Measuring Success

By Christopher Gilbert

What is a suitable measure of success in software development?

When I was at University, the measure was simple: I was awarded a pass, a merit or a distinction, depending on how much of the assessment criteria I achieved. When I finished an assessment, I simply progressed onto the next one. Generally speaking, this process was repeated each time.

It was with this mindset that I embarked on my first job as a graduate software developer. My first job was perhaps a little unusual, in that I worked for a game development company, and I was very fortunate to be accepted for a graduate role. As it turns out, despite having put in many thousands of hours of extra-curricular development time, I was still unprepared for commercial development.

In game development, the quality of your software is assessed by the platform vendor in their quality assurance labs, in accordance with the Technical Certification Requirements. Absolutely no software will be released without certification from the platform vendor, and the criteria is remarkably strict. If the software crashes at all whilst under assessment, you get an automatic fail. When that happens, you are expected to fix the crash bugs and resubmit, with the caveat that resubmission will cost a rather large sum of money, in the region of several thousands of pounds.

In addition to technical certification, the publisher is paying your development costs, and expects regular progress. A project is divided into milestones, and for each milestone the requirements are laid out. Every month, the software is delivered as an installable package. This is checked by their quality assurance team, who also assist in finding and reporting bugs. You are expected to fix anything they find in time for the next deliverable milestone, along with the rest of your deliverables.

In the world of commercial software development, there is no merit and distinction. You are expected to achieve 100% of the criteria every time, and you are expected to deliver software which is free from defect. It is very rare that a defect or missing functionality is acceptable from a user experience point of view, and this is reflected in employers’ expectations. An experienced developer knows this expectation, and plans to deliver right from the beginning of the project.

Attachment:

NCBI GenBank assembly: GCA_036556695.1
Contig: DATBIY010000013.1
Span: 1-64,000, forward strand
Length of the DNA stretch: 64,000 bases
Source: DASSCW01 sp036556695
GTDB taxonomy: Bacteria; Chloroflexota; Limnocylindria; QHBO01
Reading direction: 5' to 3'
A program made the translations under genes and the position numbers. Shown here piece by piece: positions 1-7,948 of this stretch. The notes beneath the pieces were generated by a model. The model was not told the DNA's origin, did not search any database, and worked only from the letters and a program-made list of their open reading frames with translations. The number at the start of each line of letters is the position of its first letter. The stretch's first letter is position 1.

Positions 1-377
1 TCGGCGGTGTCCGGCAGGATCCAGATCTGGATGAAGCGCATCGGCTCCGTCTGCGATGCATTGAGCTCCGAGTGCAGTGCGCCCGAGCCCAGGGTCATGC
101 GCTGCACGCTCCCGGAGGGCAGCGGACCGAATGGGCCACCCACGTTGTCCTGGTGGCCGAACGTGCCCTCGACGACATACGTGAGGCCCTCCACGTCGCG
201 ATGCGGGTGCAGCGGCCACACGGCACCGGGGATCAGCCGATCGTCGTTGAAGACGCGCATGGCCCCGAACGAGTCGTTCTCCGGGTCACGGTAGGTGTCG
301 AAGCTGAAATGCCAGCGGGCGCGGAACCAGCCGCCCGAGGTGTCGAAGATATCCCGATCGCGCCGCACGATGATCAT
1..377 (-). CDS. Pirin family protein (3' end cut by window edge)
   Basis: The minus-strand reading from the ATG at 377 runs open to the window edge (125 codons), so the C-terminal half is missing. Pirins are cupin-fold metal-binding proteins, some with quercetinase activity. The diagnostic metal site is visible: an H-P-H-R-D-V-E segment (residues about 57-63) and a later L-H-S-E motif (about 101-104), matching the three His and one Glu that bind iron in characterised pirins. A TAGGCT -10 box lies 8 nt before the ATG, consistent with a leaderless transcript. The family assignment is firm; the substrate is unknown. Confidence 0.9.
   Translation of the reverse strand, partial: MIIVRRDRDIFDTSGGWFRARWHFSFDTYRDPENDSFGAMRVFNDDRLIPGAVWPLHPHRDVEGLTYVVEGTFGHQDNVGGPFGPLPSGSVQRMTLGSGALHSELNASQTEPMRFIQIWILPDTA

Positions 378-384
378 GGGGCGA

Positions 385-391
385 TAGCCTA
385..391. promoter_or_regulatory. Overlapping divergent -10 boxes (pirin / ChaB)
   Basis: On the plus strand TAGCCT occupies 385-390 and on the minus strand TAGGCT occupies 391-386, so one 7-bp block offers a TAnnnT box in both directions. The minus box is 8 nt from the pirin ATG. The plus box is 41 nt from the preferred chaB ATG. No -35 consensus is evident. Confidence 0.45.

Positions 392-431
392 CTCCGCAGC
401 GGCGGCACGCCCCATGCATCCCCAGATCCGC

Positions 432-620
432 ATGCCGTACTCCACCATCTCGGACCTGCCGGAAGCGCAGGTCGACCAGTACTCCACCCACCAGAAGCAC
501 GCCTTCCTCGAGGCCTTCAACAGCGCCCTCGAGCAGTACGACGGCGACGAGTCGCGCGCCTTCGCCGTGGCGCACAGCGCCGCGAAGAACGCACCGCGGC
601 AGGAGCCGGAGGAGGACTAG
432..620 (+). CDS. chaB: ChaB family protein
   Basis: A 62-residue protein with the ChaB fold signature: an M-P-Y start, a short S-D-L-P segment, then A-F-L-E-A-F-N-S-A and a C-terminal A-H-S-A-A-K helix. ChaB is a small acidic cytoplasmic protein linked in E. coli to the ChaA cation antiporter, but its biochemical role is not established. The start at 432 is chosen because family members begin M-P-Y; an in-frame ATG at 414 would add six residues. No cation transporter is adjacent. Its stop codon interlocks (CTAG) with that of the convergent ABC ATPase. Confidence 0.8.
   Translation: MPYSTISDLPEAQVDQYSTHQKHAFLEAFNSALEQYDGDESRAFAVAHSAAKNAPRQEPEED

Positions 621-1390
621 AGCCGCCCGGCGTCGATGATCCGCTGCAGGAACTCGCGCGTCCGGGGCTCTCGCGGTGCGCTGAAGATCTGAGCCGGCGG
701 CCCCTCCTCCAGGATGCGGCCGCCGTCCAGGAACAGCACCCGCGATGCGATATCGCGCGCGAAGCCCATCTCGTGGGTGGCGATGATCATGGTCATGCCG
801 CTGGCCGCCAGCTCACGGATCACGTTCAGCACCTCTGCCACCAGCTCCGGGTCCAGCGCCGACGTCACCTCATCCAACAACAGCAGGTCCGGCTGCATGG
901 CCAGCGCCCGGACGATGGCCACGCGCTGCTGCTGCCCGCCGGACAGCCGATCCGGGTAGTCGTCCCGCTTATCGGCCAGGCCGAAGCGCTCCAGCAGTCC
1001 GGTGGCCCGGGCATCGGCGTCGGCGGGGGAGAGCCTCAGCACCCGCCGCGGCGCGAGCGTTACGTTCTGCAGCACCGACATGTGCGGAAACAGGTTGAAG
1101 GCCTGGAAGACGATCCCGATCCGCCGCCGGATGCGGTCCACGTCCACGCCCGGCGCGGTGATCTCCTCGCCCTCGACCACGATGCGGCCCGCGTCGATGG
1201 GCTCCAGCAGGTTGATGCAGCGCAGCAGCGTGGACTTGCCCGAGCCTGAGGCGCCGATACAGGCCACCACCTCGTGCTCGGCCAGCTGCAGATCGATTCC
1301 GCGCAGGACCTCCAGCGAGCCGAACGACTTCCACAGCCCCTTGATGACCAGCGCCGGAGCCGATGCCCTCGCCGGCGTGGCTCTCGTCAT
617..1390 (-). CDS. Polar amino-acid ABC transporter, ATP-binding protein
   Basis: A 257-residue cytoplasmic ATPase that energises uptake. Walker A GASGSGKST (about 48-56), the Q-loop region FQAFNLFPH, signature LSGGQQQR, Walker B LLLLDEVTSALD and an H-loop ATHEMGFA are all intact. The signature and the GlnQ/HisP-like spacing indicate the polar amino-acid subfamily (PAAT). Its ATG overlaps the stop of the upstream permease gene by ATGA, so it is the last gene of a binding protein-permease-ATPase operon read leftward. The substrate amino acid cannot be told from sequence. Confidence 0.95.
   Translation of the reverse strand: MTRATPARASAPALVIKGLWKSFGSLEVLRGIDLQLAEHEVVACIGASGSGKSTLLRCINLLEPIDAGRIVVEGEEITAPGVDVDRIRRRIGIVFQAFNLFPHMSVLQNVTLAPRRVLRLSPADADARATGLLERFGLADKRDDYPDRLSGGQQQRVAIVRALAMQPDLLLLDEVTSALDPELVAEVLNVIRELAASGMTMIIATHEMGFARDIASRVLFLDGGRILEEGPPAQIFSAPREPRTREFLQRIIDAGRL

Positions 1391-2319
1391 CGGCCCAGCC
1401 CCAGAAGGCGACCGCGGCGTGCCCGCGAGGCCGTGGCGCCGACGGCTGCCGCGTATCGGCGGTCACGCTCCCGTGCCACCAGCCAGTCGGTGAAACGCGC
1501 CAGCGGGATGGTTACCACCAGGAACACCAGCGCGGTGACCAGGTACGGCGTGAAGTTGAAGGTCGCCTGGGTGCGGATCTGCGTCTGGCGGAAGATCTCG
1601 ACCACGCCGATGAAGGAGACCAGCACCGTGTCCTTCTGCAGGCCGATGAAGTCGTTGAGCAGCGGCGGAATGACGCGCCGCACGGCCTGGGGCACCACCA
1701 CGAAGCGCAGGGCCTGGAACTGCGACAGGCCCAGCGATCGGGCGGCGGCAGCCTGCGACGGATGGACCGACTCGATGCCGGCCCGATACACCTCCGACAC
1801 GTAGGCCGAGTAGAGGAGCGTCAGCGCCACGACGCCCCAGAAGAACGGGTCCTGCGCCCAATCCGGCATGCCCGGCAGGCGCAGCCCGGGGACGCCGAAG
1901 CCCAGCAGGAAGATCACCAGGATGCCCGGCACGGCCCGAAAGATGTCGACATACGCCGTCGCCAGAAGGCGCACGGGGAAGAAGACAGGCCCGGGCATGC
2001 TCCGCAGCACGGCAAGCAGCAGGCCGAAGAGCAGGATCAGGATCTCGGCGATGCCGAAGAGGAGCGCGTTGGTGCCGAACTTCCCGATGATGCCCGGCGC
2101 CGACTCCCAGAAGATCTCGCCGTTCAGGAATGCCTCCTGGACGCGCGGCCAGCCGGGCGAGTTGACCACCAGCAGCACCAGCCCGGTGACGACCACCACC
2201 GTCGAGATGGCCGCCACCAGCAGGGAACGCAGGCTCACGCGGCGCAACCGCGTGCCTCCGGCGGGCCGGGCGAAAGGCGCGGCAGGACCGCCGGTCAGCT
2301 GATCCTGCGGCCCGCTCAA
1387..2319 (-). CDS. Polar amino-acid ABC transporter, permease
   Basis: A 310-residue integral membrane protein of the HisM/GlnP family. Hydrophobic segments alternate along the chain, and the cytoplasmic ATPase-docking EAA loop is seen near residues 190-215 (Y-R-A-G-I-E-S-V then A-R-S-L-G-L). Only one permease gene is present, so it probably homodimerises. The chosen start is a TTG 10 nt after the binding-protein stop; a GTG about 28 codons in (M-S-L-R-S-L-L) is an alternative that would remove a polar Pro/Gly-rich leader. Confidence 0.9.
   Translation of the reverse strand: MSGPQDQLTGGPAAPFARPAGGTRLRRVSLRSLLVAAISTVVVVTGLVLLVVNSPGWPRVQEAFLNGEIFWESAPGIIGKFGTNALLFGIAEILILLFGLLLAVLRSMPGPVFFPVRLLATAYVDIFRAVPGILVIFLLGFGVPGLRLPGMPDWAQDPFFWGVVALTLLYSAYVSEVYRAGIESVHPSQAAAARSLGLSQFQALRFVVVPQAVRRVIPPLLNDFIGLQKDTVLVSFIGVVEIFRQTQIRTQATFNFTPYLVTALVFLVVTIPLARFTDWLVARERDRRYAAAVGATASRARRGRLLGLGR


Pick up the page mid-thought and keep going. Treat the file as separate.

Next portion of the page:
Fortunately, there exists today a huge number of tools that allow developers to improve their ability to deliver high quality software as standard. As a professional, I do not like to leave the success of my software down to luck, or hope that nobody notices. I actively search for defects, and when I find a defect I do not wait for someone else to fix it for me. I fix it immediately and I find a way to automate its discovery so I can ensure that it does not happen again. This mindset of preventing mistakes before anyone else notices I feel is the primary distinction between an amateur and professional, and is surely something that every developer learns the hard way.

There is a term given to issues that are not fixed properly, known as technical debt. Technical debt is the result of implementing a change that does not address a core issue, and introduces a discreet limitation for yourself or other developers. The reasons for accruing technical debt can be many, but more frequently it will be the result of a time constraint. Instead of solving the core issue, the developer writes a hack, something that seemingly fixes the problem for now. In the short term, you are able to release your software, but now your software is less reliable, or takes longer to develop. Code has a habit of being passed along to other developers, and it is frequently the case that those developers will pay a price for having to work around your hack, and maybe even write a few hacks of their own. Every time developer hours are spent working around the problem, they are paying the price of the technical debt, until the debt is repaid by fixing the core issue.

In the real world, you will rarely work alone. It is not uncommon to work in teams of 20 developers or more, often spanning a range of levels of experience. When you work alone, a defect affects only yourself, but if a defect costs 1 hour of wasted time and if you work with a team of 20 developers who each waste 1 hour of time, then you have quickly wasted several man-days of development time.

These problems can get even worse. If your defect isn’t caught by anyone else and a customer notices, then it could cost you that customers’ business, which might be worth more than your salary!

At University, obtaining 75% is considered a distinction; in the commercial world, professional developers consistently score 99% all the time. Success should be repeatable by automating testing, and by using development tools and processes that support the goal of creating a fantastic software product that is free from defects. They should also allow other developers to contribute and collaborate with ease.

This alone was the single most important lesson that I learned in my first year of employment, but knowing is only half the battle.

About Me

Chris currently works as a C++ developer for DataSift.

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